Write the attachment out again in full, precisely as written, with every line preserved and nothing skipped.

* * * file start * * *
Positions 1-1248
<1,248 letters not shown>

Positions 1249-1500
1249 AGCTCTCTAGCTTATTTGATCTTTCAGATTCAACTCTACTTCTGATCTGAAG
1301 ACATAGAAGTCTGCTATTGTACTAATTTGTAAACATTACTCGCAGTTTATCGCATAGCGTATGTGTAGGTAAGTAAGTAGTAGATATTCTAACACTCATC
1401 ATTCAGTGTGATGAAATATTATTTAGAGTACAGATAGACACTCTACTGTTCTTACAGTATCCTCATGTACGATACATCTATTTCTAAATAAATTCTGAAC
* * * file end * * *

Positions 1-1248
<1,248 letters not shown>

Positions 1249-1500
1249 AGCTCTCTAGCTTATTTGATCTTTCAGATTCAACTCTACTTCTGATCTGAAG
1301 ACATAGAAGTCTGCTATTGTACTAATTTGTAAACATTACTCGCAGTTTATCGCATAGCGTATGTGTAGGTAAGTAAGTAGTAGATATTCTAACACTCATC
1401 ATTCAGTGTGATGAAATATTATTTAGAGTACAGATAGACACTCTACTGTTCTTACAGTATCCTCATGTACGATACATCTATTTCTAAATAAATTCTGAAC